- Caterpillar (CAT) fell more than 5% Tuesday morning despite falling profits, as the construction equipment maker issued a cautious outlook for the fourth quarter and said order backlogs declined , fueling concerns about an economic slowdown.
- Executives said on the quarterly earnings call that they were comfortable with market conditions and that Dealer inventories were within a typical sales range.
- The company expects “slightly higher” sales and revenue in the fourth quarter compared to the same period last year, but a lower operating profit margin compared to the recent quarter completed.
- Caterpillar, which has a fleet of construction equipment located around the world, is considered a bellwether for the global economy because its sales are fueled by demand for construction spending, a key economic driver.
Caterpillar (CAT) shares fell by more than 5% Tuesday morning despite a earnings beat, as the construction equipment maker issued a cautious outlook for the fourth quarter and said order books had declined, fueling concerns about a slowdown economic.
Third-quarter revenue was $16.81 billion, an increase of 12% from the year-ago quarter, driven by higher sales volumes . Profit was $2.79 billion, or an adjusted $5.52 per share, up more than 40% from $3.87 per share in the 2015 quarter. ;last year, and well above consensus estimates of $4.75. Caterpillar's adjusted operating profit margin, at 20.8%, improved by more than four percentage points from the same quarter last year.
Growth was particularly strong in North America, the company's home region, reflecting strong infrastructure spending driven by government investment, as well as gains in non-residential construction. On the other hand, the company expects continued weakness in China, where the share of corporate sales in the total will likely remain below the usual 5-10% range.
The reduction in delay gives rise to economic concerns
Caterpillar's order backlog fell by 1 .9 billion in the latest quarter compared to the same period last year, a sign that global demand for construction equipment may be stagnating. The backlog decreased by $2.6 billion from the previous quarter, while dealer inventories increased by $600 million.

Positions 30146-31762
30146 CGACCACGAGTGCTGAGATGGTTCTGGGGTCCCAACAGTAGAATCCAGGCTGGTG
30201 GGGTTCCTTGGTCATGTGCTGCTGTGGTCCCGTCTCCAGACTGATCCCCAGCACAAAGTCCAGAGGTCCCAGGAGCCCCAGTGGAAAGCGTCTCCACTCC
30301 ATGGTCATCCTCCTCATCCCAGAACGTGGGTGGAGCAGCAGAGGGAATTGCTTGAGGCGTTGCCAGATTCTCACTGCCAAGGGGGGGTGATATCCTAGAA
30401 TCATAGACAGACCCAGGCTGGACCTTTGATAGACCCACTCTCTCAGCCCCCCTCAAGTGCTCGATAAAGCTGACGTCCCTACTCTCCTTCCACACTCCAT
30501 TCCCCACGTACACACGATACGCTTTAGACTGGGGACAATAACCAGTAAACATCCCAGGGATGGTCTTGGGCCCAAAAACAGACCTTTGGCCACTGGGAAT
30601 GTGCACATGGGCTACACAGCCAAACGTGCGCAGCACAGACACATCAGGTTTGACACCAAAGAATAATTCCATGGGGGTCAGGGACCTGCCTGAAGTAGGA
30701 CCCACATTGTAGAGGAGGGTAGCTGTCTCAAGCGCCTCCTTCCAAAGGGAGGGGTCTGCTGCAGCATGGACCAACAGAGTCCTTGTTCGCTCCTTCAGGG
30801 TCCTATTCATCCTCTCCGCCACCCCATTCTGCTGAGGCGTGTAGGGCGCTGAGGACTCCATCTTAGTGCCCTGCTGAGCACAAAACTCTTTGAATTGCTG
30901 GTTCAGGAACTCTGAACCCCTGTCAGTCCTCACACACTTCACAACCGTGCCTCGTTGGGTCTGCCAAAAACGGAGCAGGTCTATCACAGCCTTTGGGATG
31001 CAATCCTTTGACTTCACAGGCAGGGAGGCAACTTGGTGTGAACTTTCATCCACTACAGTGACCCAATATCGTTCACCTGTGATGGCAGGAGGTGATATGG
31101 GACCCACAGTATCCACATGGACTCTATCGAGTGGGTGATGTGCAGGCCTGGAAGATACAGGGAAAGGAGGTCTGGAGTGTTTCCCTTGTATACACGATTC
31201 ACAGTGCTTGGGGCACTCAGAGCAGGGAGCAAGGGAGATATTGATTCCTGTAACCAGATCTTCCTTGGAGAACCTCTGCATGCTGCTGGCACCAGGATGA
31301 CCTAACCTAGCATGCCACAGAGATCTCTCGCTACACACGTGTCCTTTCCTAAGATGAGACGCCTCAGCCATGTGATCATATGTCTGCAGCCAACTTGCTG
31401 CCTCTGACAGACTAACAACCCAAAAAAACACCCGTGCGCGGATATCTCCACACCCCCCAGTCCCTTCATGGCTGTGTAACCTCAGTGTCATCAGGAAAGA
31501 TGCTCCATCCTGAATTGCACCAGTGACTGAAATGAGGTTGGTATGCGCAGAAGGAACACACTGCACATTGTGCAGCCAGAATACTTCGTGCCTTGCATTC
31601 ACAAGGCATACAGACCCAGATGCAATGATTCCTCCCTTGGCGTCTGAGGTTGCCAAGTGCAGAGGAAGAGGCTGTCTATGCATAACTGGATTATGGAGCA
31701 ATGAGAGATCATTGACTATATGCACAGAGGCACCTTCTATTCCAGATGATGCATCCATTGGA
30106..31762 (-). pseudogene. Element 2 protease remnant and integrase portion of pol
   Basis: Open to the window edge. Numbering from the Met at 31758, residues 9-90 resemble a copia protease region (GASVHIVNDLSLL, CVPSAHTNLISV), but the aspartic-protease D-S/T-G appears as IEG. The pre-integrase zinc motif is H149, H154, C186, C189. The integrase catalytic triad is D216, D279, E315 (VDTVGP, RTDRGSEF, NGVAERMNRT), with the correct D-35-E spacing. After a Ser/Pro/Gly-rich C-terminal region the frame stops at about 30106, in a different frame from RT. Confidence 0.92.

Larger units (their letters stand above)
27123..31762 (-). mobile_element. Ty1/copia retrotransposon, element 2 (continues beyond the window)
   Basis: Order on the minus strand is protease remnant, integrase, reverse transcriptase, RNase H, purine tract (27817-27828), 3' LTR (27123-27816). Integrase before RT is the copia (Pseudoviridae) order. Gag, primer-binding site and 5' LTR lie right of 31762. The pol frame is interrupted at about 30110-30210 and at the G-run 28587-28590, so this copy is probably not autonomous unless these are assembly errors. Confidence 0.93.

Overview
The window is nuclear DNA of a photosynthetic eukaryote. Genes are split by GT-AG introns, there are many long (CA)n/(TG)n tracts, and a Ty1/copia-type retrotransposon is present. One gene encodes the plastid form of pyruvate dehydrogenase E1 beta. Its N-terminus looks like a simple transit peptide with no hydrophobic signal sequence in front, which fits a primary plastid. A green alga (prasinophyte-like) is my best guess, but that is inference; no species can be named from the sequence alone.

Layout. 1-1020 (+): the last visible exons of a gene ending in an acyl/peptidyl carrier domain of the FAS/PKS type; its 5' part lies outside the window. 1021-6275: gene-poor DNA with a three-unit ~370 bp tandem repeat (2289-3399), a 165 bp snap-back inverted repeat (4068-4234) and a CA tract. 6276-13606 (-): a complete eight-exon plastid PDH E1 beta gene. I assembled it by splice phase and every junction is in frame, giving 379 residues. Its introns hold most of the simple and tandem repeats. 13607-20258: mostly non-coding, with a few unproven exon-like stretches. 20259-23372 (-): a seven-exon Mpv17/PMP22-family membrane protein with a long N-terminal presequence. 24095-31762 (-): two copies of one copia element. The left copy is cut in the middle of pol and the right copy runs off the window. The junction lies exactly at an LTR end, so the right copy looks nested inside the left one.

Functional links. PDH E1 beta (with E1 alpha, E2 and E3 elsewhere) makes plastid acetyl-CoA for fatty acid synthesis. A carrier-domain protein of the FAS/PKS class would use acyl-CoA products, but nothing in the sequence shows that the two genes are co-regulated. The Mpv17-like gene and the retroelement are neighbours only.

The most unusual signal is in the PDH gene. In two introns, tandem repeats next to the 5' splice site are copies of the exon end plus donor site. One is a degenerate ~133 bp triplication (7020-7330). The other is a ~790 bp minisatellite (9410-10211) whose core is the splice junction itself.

Despite this, the leaders of the business' The earnings call said they were comfortable with market conditions.
Although the company expects dealer inventories to be higher at the end of 2023 than they were at the end of last year, CFO ( CFO) Andrew Bonfield said during the quarterly earnings call that the company “still expects it to be in the typical range of three to four months of sales.”
'We are very comfortable with the level of inventory held by dealers overall,' Bonfield said, noting that dealers would like to have more inventory in certain circumstances.
The company expects sales and “slightly higher” revenues in the fourth quarter compared to the same quarter last year. However, Caterpillar's operating profit margin is expected to be lower than in the third quarter.
Caterpillar, the world's largest manufacturer of industrial and construction equipment with a fleet located around the world, is often considered a bellwether for the global economy. Indeed, construction spending tends to increase when economic growth accelerates and decrease when growth slows or a recession is imminent. When company orders or revenue decline, it is often seen as a sign of lower construction spending and future economic growth.
As a cyclical benchmark, CAT stocks have have always been particularly vulnerable to economic downturns.
Caterpillar shares fell by 5.8% to $228.12 late Tuesday morning. The stock is now in negative territory for the year, and down from an all-time high of nearly $290 per share in early August.
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